Az GOP pushes lifting financial penalties from parents who sue teachers & lose
Parents who decide to sue teachers for lessons they perceive as violating their parental rights wouldn’t have to pay up if their lawsuit fails under a Republican-backed proposal that passed the Senate Judiciary Committee on Thursday.
Senate Bill 1005 prohibits a judge from requiring parents to pay any attorneys fees or damages after losing a lawsuit against a school or teacher. The proposal builds on a law passed by the Republican majority last year allowing parents to sue if they think their fundamental rights were “usurped”. Arizona has a parent’s bill of rights, which includes the right to “direct the upbringing, education, health care and mental health” of their children.
The list of rights, which was added to state law in 2010, has been mobilized by Republican legislators in recent years to justify laws attacking everything from masking policies to lesson plans on social issues.
Sen. John Kavanagh, a Fountain Hills Republican, said doing away with legal penalties enables parents to fight for their rights. Otherwise, they might be afraid to make their voices heard for fear that they would face financial penalties if they lose in court.
“The school has unlimited resources and a parent may have no resources,” he told senators Thursday. “There’s quite a chilling effect of knowing that, when you go up against a barrage of well-funded lawyers and you can’t prevail, you might also take a really big monetary hit.”
But Democratic Sen. Mitzi Epstein wasn’t convinced. Penalties, she said, exist to dissuade frivolous lawsuits that waste time and money — resources that schools have in short supply. Epstein noted that, in her time as a legislator and during her tenure as a member of the Kyrene school governing board, she’s never heard of any district’s financial ability to hire highly paid lawyers.
“In most lawsuits…the loser pays,” Epstein said. “That does sort of give us a little balance, in terms of: before you bring a lawsuit, (you) make sure that it is well-grounded.”
State law requires that a judge order reasonable attorneys fees and expenses from a losing party if the lawsuit was found to be without a “substantial justification” or was brought “solely or primarily” as a form of harassment. It’s up to the judge whether to also apply a $5,000 penalty. Kavanagh’s bill would eliminate all of that for parental lawsuits, except in cases where the lawsuit was too egregious or ungrounded to be considered a valid argument.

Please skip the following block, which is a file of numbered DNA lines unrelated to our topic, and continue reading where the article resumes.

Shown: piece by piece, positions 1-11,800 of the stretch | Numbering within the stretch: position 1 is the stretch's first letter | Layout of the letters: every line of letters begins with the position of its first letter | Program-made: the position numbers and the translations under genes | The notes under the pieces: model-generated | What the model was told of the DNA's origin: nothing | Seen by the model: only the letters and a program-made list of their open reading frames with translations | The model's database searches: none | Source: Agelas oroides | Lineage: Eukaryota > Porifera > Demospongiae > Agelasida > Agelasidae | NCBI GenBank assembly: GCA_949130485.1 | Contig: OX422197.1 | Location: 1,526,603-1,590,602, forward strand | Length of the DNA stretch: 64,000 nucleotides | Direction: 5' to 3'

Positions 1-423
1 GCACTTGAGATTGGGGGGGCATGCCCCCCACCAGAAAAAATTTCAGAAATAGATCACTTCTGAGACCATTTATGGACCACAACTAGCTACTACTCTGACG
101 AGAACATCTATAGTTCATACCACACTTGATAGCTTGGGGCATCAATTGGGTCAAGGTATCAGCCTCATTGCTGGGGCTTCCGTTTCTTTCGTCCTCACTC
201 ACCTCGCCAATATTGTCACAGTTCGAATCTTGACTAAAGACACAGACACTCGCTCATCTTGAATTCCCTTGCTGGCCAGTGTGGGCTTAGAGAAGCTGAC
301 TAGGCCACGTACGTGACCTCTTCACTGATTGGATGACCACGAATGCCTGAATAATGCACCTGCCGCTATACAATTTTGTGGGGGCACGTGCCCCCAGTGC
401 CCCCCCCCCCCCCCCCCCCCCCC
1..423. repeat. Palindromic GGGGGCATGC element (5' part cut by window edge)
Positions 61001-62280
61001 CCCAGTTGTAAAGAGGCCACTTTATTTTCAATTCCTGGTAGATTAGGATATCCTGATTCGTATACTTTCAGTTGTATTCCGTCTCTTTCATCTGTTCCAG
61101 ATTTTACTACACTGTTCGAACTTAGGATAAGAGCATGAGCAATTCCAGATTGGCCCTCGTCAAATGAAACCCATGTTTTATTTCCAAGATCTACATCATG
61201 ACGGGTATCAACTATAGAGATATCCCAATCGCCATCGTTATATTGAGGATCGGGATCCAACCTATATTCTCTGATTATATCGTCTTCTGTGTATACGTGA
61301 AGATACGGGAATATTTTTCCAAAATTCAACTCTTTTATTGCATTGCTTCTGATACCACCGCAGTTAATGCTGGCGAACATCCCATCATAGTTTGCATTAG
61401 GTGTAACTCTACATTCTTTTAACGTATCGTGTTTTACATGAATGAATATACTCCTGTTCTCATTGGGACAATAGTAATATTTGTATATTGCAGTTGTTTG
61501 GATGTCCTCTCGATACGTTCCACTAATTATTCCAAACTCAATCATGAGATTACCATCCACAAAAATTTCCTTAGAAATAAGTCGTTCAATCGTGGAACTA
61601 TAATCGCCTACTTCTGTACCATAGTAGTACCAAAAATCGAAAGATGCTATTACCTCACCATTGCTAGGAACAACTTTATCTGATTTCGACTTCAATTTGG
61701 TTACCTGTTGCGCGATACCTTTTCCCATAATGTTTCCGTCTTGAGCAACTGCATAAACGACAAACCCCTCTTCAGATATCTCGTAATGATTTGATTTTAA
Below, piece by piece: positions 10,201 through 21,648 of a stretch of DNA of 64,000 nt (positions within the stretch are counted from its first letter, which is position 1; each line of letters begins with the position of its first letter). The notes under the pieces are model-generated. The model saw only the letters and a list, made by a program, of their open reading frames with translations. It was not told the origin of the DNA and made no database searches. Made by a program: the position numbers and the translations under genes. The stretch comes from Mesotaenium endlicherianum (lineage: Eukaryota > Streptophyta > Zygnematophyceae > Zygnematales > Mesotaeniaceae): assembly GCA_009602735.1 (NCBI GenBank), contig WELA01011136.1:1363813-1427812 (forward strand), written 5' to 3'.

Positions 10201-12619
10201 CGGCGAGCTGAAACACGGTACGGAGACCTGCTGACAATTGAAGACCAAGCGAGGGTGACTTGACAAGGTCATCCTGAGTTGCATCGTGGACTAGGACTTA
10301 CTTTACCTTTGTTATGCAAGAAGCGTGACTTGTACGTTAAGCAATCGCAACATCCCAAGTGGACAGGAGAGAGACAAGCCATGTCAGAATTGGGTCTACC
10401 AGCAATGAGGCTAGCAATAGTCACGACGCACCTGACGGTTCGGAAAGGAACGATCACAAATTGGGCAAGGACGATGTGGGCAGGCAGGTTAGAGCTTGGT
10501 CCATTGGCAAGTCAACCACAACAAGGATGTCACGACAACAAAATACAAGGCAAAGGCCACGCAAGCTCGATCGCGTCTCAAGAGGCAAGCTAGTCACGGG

“Only in the outrageously frivolous…cases would a parent have to pay,” he said.
Sen. Christine Marsh, D-Phoenix, a former school teacher, questioned whether the bill’s exception would still leave a lot of room for unfounded lawsuits to be filed, and worried that the threat of a lawsuit without repercussions could negatively impact how teachers approach lesson plans.
“I don’t think school districts should have to pay the cost of parents who are potentially (filing lawsuits) partially for harassment versus ‘solely,’” she said. “I have an issue with the chilling effect this could have on schools and teachers.”
Bridget Sharpe echoed this fear to the Arizona Mirror. Sharpe, who is the executive director of the Arizona chapter of the Human Rights Campaign, the nation’s largest LGBTQ advocacy organization, traveled to the state Capitol to register her opposition to the bill. But because she signed up to speak only “if necessary” — an option that’s left up to the discretion of the committee chair — she wasn’t given a chance to talk directly to senators during the hearing.
“It’s not required that teachers talk about our community…but this really deters teachers from even mentioning LGBTQ issues,” she told the Mirror. “The concern is there’s more barriers to teachers feeling like they can openly talk about things like this.”
Sharpe noted that the continued and highly publicized efforts from lawmakers to legislate LGBTQ topics and people out of the classroom dissuades teachers from including diverse communities in their lessons. Last year, a record number of anti-LGBTQ bills made their way through state legislatures across the country — and this year is on track to outpace that, with more than 100 anti-LGBTQ bills being considered already. Adding the threat of lawsuits from disgruntled parents onto the pile of concerns for the state’s already overworked teachers, Sharpe said, isn’t helpful.
“In a lot of teacher’s minds, they’ve got 30 students in their class, they’re not getting paid enough, they don’t have the resources, and now they have to worry about this on top of that,” she said.
The proposal was approved 4-3 along party lines, but is unlikely to be signed by Gov. Katie Hobbs unless it earns bipartisan support — something that appears out of reach if the unanimous votes in opposition from the panel’s Democrats are any indication. Hobbs has vowed to sign only bills that garner support from both parties.
This report was first published by the Arizona Mirror.